Maturation (& infectivity) relies on an internal autocatalytic (?) cleavage of VP0 into VP2 + VP4. Release (in most cases) on the virus from the cytoplasm occurs when the cell lyses - probably a 'preprogrammed' event which occurs a set time after the cessation of 'housekeeping' macromolecular synthesis at shutoff. (Hepatitis A virus is relatively non-lytic & sets up a more persistent infection).
The Nascent Polypeptide chain is processed to generate individual polypeptides which have their own functions; http://www.mcb.uct.ac.za/
Organisation of the poliovirus genome showing 5′ and 3′ non-coding regions (green), structural proteins (red) and non-structural proteins (blue). VPg is a small virus-encoded protein covalently linked to the 5′ terminal nucleotide of the genome,PD Minor, NIBS,UK
The polio genome is linear 7.0 to 8.9 kb, poly adenylated positive strand; the genome consists of single coding genome encoding polypeptide sequence. The viral genome is RNA contains VPg with IRES at its 5’ end. It has internal ribosomal entry site; it has a 3’ UTR important for (-) strand synthesis. The L at 5’ end has additional N-terminal leader protein sequence. As the genome is positive strand, it allows translation to generate polyproteins. The poly protein is produced by viral proteases into precursors and final proteins to yield replicase, VPg and many other proteins; http://viralzone.expasy.org/
Polio Viral Repl;ication Cycle: http://viralzone.expasy.org/
Infectious Myelitis; http://quizlet.com/
Final location i.e. CNS where polio is manifested; http://www.uark.edu/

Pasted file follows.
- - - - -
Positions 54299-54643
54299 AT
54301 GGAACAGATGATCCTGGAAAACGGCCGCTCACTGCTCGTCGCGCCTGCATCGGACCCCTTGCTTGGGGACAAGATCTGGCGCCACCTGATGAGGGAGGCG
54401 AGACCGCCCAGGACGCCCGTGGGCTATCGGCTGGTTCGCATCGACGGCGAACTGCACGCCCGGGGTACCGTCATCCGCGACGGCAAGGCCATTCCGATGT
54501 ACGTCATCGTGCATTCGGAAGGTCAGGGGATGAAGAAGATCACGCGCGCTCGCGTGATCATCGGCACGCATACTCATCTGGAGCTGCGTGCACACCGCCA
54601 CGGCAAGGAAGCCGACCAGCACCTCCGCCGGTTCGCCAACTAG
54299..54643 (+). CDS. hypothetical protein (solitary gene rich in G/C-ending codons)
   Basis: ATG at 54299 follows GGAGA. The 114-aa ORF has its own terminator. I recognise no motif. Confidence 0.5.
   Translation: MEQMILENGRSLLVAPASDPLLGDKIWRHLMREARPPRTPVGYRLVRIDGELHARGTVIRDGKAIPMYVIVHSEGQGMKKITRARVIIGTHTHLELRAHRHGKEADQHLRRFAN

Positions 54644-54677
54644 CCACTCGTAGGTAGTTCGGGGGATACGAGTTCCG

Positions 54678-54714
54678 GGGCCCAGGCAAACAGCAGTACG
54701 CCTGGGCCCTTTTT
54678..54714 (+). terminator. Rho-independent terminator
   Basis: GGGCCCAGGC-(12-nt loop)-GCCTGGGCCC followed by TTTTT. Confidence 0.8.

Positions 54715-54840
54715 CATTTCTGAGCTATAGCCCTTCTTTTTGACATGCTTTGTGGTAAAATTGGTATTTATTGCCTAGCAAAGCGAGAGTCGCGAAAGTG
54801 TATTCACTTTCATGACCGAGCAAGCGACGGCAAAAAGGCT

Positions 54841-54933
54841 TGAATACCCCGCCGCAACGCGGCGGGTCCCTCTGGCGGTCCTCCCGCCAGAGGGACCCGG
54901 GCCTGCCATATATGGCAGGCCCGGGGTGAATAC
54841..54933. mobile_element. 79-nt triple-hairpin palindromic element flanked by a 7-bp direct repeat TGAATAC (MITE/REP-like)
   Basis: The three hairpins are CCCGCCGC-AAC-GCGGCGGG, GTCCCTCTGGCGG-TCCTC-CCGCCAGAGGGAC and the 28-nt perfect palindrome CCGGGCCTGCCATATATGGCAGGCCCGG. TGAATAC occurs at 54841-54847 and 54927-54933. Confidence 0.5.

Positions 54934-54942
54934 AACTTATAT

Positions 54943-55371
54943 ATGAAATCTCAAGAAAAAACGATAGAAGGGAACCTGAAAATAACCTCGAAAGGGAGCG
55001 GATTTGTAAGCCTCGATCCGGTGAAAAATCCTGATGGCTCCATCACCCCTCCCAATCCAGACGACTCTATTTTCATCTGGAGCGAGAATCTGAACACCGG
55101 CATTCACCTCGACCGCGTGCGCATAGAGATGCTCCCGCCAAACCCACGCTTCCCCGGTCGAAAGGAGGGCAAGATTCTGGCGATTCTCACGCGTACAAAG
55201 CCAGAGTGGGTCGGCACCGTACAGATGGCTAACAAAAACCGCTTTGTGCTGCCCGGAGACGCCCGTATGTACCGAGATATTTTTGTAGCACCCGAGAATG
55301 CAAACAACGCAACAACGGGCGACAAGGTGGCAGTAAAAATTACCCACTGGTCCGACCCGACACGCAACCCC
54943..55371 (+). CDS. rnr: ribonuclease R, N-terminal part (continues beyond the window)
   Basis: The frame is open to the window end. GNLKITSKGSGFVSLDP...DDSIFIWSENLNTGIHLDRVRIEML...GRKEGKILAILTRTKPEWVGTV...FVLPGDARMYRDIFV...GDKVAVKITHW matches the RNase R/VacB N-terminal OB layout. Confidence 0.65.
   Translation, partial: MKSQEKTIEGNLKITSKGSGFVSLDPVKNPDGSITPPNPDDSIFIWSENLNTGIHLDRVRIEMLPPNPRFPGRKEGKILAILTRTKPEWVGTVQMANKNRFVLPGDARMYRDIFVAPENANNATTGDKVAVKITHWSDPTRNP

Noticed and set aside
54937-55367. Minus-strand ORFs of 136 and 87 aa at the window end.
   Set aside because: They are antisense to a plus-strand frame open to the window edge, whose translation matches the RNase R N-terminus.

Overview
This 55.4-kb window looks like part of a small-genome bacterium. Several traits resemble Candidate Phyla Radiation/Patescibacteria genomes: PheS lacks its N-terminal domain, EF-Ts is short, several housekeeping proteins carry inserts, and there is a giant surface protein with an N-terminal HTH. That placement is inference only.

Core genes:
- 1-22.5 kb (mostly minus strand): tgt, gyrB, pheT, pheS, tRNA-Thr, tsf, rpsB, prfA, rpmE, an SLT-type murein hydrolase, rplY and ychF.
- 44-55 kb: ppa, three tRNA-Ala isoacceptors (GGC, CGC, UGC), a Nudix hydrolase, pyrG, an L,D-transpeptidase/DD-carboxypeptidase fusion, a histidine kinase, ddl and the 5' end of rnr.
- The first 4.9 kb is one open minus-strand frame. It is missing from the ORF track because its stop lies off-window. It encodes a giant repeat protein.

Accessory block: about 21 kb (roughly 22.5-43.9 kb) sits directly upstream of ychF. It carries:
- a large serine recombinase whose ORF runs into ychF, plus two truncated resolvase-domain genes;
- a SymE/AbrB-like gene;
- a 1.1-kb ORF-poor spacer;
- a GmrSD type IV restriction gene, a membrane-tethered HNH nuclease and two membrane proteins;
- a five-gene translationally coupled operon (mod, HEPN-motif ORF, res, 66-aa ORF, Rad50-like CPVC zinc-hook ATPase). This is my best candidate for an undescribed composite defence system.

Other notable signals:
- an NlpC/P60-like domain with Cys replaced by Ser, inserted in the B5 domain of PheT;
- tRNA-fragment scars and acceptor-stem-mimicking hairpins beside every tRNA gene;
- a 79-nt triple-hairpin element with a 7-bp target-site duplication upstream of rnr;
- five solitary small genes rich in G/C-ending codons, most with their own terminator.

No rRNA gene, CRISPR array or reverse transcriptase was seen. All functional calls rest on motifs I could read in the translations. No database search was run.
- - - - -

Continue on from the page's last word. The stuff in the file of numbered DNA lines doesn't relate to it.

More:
Affected Child; http://www.steadyhealth.com/
The genome is 7741-42 ntds long, the first 740 ntds act as 5’UTR leader sequence and the last segment from 7361 to 7441nts act as 3’UTR,
Polio virus with its IREs. http://commons.wikimedia.org/
The long viral RNA translation is initiated using internal ribosomal entry site (IRE). The Poly-Aat 3’ end is used for producing (-) RNA placing VpG-U as primer. The +RNA is translated to generate a nascent cleavable polyprotein that undergoes a series of protease mediated and site-specific cleavage to generate different sets of capsid and Replicase proteins.
Mechanism of Replication:
5’VpG-UUAAAACAG----------//---------AAAAAAA3’ (+) RNA
3’AAUUUUGUC<----------------------------- UUUU-gPV5’ (-) 5’VpgUUAAAACAG------------------------------>AAAA3’ (+) RNA
The figure shows alternative forms of replication; http://www.mcb.uct.ac.za/
Organisation of the enterovirus genome, polyprotein processing cascade and architecture of enterovirus capsid The genome of enteroviruses contains one single open reading frame flanked by a 5′-and 3’ untranslated regions (UTR). A small viral protein, VPg, is covalently linked to the 5′ UTR. The 3’UTR encoded poly(A) tail. The translation of the genome results in a polyprotein which is cleaved into four structural proteins (dark gray) and seven non-structural proteins (light gray and yellow). The sites of cleavage by viral proteinases are indicated by arrows. The four structural proteins adopte an icosahedral symmetry with VP1, VP2 and VP3 located at the outer surface of the capsid and VP4 at the inner surface. The single strand genomic RNA is located inside the capsid. http://www.intechopen.com/